the story: Kasidy is suspected of being a member of the Maquis.
what it's all about: For whatever reason, Star Trek became hugely interested in double-crosses around this time. The Maquis, members of Starfleet and the Federation who decided to declare war on the Cardassians, were ripe for this kind of character, whether the most famous example of Ro Laren (Next Generation's "Preemptive Strike") or the triple-agent Seska in Voyager. Yet the most surprising betrayal came from the character no one saw coming: Michael Eddington.
Eddington had been a minor recurring character since the start of the third season. I always liked him; he'd managed to be a security officer assigned to the station who was perfectly comfortable working alongside Odo, the Bajoran-affiliated constable who had previously chafed at any such Starfleet maneuvering. The series had even had another double-cross in the first season, with a character who made a few appearances before revealing her true alliances, but her name and impact are minimal, and represent the nascent relative failures of what would later characterize the series.
The thing that makes Eddington's turn so genius is that it exploits one of the weaker elements of the fourth season, attempting to introduce drama in the relationship between Sisko and Kasidy Yates, another character who debuted in the third season. Kasidy was unique from the start, an independent freighter captain, a human at that, who not only managed to stick around, but establish the first Star Trek romance with a lead character that actually went not only more than one episode, but all the way to the end of the series. But their chemistry was so instantly winning that it was a terrible idea to try and introduce friction into it. This episode redeemed the idea, however, in not only exploiting Kasidy's unique status, but revealing that any mistrust cast her way was in fact a deliberate and calculated play on Eddington's part, who by this point knew the station as well as anyone.
But this isn't really Eddington's spotlight. This is a necessary link in a greater story (like "The Muse" before it), with a dynamo payoff next season in "For the Uniform" (and to a lesser extent, "Blaze of Glory," which is kind of a rehash of the unrelated "Defiant," which was a Deep Space Nine Maquis story the series didn't technically have to do after having previously used the rebels to help set up Voyager, thereby proving that they really did have storytelling legs). There's a b-story about Garak's pursuit of Dukat's daughter Ziyal (a permanent actor still had yet to be found to portray her, and so once again she won't be listed in the "notable guest-stars" section), which likewise diminishes the immediate impact of the episode, dulling it to look more routine than it really is.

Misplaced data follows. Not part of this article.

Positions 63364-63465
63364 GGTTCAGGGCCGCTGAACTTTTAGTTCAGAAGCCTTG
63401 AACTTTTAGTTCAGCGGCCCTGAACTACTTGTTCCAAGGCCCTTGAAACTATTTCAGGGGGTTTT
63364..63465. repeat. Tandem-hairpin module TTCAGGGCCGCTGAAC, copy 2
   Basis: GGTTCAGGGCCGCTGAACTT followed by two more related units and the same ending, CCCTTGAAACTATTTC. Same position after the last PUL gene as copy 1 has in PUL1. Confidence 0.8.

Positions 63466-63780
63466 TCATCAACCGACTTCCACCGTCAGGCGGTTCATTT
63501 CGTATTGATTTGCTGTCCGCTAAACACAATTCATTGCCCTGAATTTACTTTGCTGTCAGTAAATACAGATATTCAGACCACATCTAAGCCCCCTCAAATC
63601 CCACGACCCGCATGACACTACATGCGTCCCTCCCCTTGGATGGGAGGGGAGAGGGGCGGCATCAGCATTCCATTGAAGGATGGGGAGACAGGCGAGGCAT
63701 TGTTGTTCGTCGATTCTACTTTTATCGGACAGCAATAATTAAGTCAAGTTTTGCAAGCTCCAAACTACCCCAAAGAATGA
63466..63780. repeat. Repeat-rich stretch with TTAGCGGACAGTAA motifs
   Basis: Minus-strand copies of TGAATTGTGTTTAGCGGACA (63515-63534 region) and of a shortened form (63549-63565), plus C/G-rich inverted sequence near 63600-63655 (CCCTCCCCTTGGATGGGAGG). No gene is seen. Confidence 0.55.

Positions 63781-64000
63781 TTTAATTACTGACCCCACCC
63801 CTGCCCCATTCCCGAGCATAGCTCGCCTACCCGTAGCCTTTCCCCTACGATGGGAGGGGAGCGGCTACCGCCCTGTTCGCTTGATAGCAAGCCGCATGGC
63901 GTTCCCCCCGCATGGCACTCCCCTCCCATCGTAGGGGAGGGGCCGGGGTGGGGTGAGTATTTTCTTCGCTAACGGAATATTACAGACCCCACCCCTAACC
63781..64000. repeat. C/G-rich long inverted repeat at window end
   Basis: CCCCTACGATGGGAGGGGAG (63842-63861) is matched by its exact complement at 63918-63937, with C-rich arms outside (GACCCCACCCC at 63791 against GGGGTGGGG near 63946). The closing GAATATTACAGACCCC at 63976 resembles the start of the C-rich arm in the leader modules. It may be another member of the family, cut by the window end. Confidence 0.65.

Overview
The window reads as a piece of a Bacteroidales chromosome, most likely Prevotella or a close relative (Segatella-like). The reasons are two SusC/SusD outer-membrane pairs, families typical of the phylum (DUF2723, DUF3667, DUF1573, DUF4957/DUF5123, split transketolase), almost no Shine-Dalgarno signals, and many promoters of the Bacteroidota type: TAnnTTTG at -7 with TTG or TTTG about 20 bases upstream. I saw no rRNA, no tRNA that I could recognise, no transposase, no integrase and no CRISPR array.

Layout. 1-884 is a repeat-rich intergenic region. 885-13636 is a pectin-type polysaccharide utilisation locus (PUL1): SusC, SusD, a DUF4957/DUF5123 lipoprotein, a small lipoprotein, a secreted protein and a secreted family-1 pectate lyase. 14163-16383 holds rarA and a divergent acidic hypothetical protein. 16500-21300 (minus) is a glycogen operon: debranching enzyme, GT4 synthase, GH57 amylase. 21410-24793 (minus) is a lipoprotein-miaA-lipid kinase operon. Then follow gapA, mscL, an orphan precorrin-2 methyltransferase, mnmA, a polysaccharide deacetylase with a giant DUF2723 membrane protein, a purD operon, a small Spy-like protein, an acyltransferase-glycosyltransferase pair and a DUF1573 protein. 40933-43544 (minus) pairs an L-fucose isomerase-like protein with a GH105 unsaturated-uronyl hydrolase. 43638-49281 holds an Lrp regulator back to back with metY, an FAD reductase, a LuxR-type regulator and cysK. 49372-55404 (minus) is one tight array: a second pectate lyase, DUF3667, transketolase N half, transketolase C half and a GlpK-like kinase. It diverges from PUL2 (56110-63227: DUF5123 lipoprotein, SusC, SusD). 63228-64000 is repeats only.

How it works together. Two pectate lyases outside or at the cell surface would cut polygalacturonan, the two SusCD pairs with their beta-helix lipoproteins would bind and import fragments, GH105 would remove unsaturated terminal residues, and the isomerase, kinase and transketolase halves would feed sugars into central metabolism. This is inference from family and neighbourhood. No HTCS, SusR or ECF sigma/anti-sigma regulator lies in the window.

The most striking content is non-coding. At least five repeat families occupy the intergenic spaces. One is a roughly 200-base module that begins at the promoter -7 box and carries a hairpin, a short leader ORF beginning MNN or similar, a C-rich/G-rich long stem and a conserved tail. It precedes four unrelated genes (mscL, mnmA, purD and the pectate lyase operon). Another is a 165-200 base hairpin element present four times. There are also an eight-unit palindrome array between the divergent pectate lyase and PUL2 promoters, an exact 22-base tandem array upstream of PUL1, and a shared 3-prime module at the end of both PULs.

"For the Cause" is no "Preemptive Strike" (much less "State of the Flux," the Voyager episode where Seska reveals her true loyalties), but that's in part because Eddington's story is really only just beginning. Until this point he hadn't seemed like he had much of a point at all, just a pleasant familiar face who showed up every now and again, more akin to how recurring characters appeared in the original series than how Deep Space Nine radically changed the concept. In a lot of ways, that made him the perfect character to revisit an aborted concept from the franchise's past: the Vulcan conspirator Valeris in Star Trek VI: The Undiscovered Country had originally intended to be Saavik, a character Gene Roddenberry had decided couldn't be handled in such a way, as to his mind she'd reached "beloved" status in her several movies appearances. Valeria made a huge impact in her single appearance; retaining the lack of expectation, Eddington allows fans to see the whole process, which makes the betrayal ten times worse...
The idea would be revisited again in the series with Martok, but handled totally differently, with far wider-reaching results.
- franchise - The Maquis (although by no means the sole proprietors of this) claim another double-cross.
- series - A brilliant repackaging of a recurring character.
- character - It seems to be about one character, but turns out to be the defining moment, to that point, for Eddington instead.
essential- The weakness of the episode, actually, is that it seemed to think it was necessary to double-up on the swerve.
Ken Marshall (Eddington)
Penny Johnson (Kasidy)
Andrew Robinson (Garak)